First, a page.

Narayan Sanyal alias Bijoy-da, the Naxalite leader who joined Maoist politics in 1967 and played an instrumental role behind the formation of CPI(Maoist) in 2004, died in Kolkata on Monday. He was 78 and suffering from multiple ailments, including cancer.
Sanyal was among the last links between the Charu Majumdar-led CPI(ML) – considered the father of leftwing insurgency in India – and its offshoot CPI(Maoist), which is perceived as India’s gravest internal security threat.
At the time of his arrest in December 2005 from Raipur in Chhattisgarh, Sanyal was a member of the banned CPI(Maoist)’s politburo, the highest decision-making body. He was released from jail in 2014 due to failing health and had been living in Kolkata since. He was also known by the alias of Naveen Prasad.
“With the death of comrade Bijoy-da, the Indian revolution lost one of its most important leaders who was instrumental behind the resurgence of Naxalite politics after the setback of 1972,” said septuagenarian Purnendu Sekhar Mukherjee, who was a central committee member of the CPI(Maoist) at the time of his arrest in 2011 and is out on bail since 2015.
Among leaders of mainstream political parties, CPI(ML)(Liberation) politburo member Kavita Krishnan wrote on social media, “#Respect and rest in power Comrade Narayan Sanyal.”
Rights activists and Maoist sympathisers in Kolkata said the body will be kept at a mortuary for two days and the last rites would be performed on April 20.
“We expect activists and Naxal sympathisers from different parts of the country to arrive in Kolkata for paying him the last respect. That is why we will keep the body in the mortuary for two days,” said a former associate of Sanyal.
During an interaction with this correspondent about a year ago, Sanyal recalled how he got into the CPI(ML). He was initially associated with the MMG group (Man-Money-Gun), founded by Ananta Singh of Chhitagong armoury raid fame, until the farmers’ uprising erupted in Naxalbari in 1967. He quit his job with a bank and plunged into the movement in Kolkata.
“In 1968, top Naxal leaders Saroj Dutta and Sushital Roychowdhury (both became politburo members of the CPI(ML) when the party was formed in 1969) had several rounds of discussion with me, following which I left for Bihar to organise the movement there,” Sanyal had said.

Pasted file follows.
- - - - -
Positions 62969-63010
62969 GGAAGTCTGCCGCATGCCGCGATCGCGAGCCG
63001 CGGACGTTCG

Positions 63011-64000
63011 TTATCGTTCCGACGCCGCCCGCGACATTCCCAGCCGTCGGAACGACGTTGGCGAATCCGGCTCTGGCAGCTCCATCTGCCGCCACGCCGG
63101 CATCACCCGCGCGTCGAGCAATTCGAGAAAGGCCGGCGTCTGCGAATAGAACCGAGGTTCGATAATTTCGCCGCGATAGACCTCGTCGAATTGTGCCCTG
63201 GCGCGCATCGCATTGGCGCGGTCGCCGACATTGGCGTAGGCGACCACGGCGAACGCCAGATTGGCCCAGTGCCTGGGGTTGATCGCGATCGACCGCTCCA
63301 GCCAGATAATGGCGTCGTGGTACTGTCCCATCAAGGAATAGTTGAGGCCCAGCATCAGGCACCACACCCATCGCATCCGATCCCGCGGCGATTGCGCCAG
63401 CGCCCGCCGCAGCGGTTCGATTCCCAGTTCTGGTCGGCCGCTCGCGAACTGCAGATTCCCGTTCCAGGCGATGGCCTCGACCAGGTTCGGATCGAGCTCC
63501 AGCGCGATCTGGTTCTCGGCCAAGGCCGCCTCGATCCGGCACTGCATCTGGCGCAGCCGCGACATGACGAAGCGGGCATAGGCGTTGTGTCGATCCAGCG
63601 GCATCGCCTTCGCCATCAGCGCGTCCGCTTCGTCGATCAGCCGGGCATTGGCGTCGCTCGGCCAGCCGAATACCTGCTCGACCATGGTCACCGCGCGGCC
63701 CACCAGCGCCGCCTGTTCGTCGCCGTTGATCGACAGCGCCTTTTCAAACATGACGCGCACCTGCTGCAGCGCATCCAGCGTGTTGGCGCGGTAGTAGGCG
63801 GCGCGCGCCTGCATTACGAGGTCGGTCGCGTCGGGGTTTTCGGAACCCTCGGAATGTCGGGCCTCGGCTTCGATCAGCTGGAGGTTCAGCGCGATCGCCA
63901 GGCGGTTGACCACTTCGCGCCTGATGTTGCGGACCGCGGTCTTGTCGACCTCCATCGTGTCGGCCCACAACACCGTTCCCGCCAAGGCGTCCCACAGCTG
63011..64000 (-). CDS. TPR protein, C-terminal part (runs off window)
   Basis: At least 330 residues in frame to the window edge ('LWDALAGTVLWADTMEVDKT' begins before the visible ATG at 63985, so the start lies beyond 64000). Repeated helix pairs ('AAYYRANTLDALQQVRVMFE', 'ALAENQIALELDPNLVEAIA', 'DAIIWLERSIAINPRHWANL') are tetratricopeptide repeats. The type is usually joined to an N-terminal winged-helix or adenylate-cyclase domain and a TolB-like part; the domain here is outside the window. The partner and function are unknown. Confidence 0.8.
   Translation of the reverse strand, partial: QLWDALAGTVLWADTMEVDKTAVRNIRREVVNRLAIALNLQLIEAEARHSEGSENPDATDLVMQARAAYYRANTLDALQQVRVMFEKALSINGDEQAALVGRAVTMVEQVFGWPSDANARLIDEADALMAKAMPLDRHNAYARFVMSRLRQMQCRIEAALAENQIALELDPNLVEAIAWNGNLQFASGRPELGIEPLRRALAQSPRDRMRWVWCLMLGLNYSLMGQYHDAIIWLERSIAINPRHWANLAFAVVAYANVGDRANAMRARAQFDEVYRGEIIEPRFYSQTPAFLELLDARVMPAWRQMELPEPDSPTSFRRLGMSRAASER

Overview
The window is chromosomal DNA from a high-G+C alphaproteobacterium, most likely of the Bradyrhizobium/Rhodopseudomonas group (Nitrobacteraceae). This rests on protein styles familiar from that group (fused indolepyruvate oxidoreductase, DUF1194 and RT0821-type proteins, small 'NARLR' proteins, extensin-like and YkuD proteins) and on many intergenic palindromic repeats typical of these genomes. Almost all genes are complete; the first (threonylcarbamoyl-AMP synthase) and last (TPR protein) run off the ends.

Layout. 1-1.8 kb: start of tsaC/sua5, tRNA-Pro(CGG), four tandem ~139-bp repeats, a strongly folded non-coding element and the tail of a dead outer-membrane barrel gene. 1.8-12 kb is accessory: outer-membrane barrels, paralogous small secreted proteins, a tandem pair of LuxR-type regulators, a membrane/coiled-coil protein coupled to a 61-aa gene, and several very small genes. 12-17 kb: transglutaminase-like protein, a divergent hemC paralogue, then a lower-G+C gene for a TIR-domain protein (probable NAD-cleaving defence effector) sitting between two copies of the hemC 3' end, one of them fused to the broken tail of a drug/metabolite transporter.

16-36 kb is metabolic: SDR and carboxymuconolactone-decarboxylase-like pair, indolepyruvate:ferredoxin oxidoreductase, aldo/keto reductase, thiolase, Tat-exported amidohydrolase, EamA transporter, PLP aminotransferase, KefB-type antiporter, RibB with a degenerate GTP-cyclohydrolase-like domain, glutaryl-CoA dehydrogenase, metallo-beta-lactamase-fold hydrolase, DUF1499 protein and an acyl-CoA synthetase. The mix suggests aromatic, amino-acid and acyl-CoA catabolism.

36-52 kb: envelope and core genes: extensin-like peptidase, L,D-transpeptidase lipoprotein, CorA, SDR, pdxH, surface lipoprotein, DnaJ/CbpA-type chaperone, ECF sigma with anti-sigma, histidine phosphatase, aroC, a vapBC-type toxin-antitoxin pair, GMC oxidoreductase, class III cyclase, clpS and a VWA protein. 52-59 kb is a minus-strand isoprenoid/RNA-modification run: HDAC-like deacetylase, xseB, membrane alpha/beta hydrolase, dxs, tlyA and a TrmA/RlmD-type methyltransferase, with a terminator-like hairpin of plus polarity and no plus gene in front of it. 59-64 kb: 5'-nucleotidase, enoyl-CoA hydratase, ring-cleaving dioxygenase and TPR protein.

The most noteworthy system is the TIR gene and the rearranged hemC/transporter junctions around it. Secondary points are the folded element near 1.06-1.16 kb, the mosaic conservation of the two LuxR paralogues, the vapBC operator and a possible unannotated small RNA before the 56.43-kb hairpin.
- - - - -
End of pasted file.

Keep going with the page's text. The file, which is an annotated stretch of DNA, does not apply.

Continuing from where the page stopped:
In Bihar, he worked under the leadership of Satya Narayan Singh, who was a politburo member of CPI(ML) and its Bihar unit chief. However, when almost the entire Bihar state committee defected under Singh’s leadership in 1971 over differences with Charu Majumdar, Sanyal took charge of the pro-Majumdar unit of CPI(ML) in Bihar and organised cadres in the Jehanabad-Palamou belt.
He was arrested in 1973, sent to Kolkata and was released in 1977 after the first Left Front government in West Bengal fulfilled its electoral promise of general amnesty for political prisoners.
“Even when in jail, a group of us had been discussing how to avoid the mistakes that led to the setback in 1972 and how to reorganise the movement. We contacted old comrades soon after coming out of jail and starting working on an evaluation of the first phase (1967-72), based on which the movement will be rebuilt,” Sanyal had earlier told HT.
In 1978, Sanyal and few others formed the outfit CPI(ML)(Party Unity) with the aim of uniting all ‘true revolutionary forces’. CPI(ML)(PU) went on to become a major Naxalite outfit active in Bihar, apart from CPI(ML)(Liberation) and Maoist Communist Centre (MCC), and engaged in violent caste wars with the private armies of upper caste landlords. Sanyal became its general secretary in 1987 and continued in this position until merging his outfit with the Andhra-based CPI(ML)(People’s War) in 1998.
As a politburo member of the new outfit, he shifted his base to the Bastar region in Chhattisgarh and played a key role behind the unified CPI(ML)(PW)’s merger with MCC in 2004 that resulted in the formation of CPI(Maoist). He continued to be a politburo member in the new outfit until his arrest from Raipur bus stand in 2005.
Among other first generation Maoists who joined the movement during the second half of 1960s and made it to the top level of CPI(Maoist) in 2004, only three remain alive. Prashanta Bose, the number two in CPI(Maoist) is believed to be hiding in the forests of Jharkhand, while Purnendu Sekhar Mukherjee is out on bail and Amitabh Bagchi is in jail since 2009. Both of Bose and Mukherjee are suffering from various ailments.